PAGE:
Keywords Change this

Digital Media

Project timeline

2013 – 2020



Location Change this

Axel-Springer-Straße 65
10888 Berlin

Current state


Architect Change this

Client Change this

Axel Springer Verlag


Article last edited by Bostjan on
October 19th, 2020

Axel Springer Campus Change this

Berlin, Germany
by Rem Koolhaas Change this
1 of 13

Description Change this

Axel Springer has launched a move from print to digital media. Its new building on the campus in Berlin acts both as a symbol and a tool in this transition - a building to lure the elite of Germany's digital Bohemia. Bisected by a diagonal atrium that opens up to the existing Springer buildings, the essence of the design is a series of terraced floors that together form a 'valley' that creates an informal stage at the centre - a place to broadcast ideas to other parts of the company.

The 300 million euro prototype has been created for a working world of the future, a city machine of the digital age as it did not yet exist. Super-slim pillars support the roof 45 meters high, terraces and balcony corridors hang far above the heads. The gaze is drawn to gigantic windows, which are folded in several ways, behind which the golden building of Axel Springer's first publishing house shimmers. Only the narrow Zimmerstrasse, which was once covered by the wall strip, separates the two houses.

Axel Springer Publishing

Axel Springer Verlag is a legend in German history, attacked, feared and admired since it was founded in Hamburg in 1946. In his speech, publishing director Mathias Döpfner interpreted the building that he initiated and agreed with Rem Koolhaas down to the toilet paper holder as a promise of a new media future that uses all technical possibilities at the same time. Right from the start, the publishing house also demonstrated its political aspirations architecturally: the first Springer high-rise, which began in 1950 in the middle of Hamburg's old town and inaugurated in 1956, is demonstratively Americanizing with its white modernism, while the golden Berlin Tower, which was handed over ten years later and built directly on the wall showed far into East Berlin that the publisher Axel Caesar Springer stuck to the ideal of a free society despite the ongoing crisis in West Berlin.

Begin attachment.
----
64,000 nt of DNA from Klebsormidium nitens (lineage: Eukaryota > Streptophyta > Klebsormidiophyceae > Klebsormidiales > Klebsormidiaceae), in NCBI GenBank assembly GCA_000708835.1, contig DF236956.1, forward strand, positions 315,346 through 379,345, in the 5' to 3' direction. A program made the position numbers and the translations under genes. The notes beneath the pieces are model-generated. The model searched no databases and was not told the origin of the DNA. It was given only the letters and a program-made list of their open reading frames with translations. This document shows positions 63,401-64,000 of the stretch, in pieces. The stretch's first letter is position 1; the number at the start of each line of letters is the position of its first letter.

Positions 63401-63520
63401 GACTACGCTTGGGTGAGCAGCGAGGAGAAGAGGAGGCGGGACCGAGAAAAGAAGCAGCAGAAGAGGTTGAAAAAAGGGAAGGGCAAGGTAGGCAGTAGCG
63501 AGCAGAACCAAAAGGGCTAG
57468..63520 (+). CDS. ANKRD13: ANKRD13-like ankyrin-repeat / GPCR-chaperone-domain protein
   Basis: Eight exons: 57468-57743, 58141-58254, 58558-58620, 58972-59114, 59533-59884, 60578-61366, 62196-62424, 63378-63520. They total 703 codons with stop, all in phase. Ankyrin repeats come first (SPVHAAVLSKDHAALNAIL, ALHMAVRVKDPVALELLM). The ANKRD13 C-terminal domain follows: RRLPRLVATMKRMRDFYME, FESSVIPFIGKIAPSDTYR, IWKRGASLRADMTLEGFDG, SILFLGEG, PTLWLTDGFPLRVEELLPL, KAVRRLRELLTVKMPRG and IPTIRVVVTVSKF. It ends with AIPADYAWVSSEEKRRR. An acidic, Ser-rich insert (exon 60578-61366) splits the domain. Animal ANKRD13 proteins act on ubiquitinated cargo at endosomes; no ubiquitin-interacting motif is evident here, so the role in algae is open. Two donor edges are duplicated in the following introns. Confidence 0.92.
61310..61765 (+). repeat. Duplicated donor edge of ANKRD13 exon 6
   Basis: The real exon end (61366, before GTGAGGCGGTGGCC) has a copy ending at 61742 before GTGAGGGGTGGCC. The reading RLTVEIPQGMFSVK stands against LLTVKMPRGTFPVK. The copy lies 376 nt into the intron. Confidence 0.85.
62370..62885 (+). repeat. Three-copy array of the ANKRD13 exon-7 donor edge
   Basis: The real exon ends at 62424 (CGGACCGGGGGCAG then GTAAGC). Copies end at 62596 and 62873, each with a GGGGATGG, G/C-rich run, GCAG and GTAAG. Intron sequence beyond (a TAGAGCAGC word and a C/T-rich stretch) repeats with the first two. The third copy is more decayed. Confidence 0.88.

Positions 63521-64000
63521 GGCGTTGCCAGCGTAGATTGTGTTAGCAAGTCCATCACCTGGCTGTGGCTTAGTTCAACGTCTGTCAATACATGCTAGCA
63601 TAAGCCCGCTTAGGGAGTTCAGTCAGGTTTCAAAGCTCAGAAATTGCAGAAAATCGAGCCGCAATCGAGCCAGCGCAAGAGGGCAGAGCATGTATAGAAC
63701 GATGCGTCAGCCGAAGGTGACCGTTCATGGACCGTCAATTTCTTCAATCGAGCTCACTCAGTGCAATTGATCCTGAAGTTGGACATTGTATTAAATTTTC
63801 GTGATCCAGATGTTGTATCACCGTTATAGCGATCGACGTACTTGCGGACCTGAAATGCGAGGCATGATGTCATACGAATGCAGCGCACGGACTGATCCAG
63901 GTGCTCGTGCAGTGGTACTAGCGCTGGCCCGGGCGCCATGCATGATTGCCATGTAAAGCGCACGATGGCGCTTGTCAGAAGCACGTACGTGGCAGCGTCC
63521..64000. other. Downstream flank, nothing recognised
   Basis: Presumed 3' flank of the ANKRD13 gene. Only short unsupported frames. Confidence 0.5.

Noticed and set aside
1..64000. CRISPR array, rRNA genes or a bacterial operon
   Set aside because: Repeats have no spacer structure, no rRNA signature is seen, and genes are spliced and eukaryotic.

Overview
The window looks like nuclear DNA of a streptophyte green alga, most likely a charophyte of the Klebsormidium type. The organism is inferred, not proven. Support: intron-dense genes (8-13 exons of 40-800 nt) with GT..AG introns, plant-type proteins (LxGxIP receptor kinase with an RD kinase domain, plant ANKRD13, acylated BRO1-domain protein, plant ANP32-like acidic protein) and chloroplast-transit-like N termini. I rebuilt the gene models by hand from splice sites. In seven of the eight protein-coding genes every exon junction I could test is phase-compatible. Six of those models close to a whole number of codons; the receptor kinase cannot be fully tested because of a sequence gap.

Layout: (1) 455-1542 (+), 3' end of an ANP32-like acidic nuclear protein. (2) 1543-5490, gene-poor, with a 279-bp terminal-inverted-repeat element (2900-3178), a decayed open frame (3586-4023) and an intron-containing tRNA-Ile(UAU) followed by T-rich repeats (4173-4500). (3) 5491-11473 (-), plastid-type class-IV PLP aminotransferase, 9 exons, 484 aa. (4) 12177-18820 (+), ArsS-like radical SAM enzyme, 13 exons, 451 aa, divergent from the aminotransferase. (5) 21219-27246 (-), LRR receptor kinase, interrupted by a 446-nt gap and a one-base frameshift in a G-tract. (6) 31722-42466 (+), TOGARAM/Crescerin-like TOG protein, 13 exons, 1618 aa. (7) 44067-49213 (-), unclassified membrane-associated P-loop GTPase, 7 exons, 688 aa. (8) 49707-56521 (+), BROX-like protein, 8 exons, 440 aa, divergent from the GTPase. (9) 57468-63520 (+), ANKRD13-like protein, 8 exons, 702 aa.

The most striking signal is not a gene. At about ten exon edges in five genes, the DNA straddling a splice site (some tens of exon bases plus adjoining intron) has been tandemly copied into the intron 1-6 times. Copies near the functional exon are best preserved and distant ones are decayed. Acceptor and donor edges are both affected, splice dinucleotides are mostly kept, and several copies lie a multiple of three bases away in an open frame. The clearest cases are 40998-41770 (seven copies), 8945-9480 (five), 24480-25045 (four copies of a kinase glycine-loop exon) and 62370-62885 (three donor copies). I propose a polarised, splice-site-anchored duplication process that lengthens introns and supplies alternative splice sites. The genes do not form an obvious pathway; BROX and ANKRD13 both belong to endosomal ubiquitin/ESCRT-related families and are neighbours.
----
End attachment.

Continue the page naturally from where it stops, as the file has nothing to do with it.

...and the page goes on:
The Structure

Koolhaas' project, a 52,000 square meters of floor space is more than the Berlin Humboldt Forum and is built on an almost square plot of only 10,000 square meters. Up to 13 storeys were piled up, and the system stretches high over the classic Berlin eaves of the buildings adjoining to the north. But what is conveyed here in terms of urban planning, on the other hand, acts as a downgrading of the noble Springer high-rise: the Koolhaas building appears to be as closed as possible except for the huge wedge with the bulging southwest windows and a narrow strip of light to the outside, shimmering like a comet in metallic black. That a small park will be set up in front of the house, that the roof should also serve as a green area and that the publisher demanded that Zimmerstrasse be free from traffic there is no compensation.


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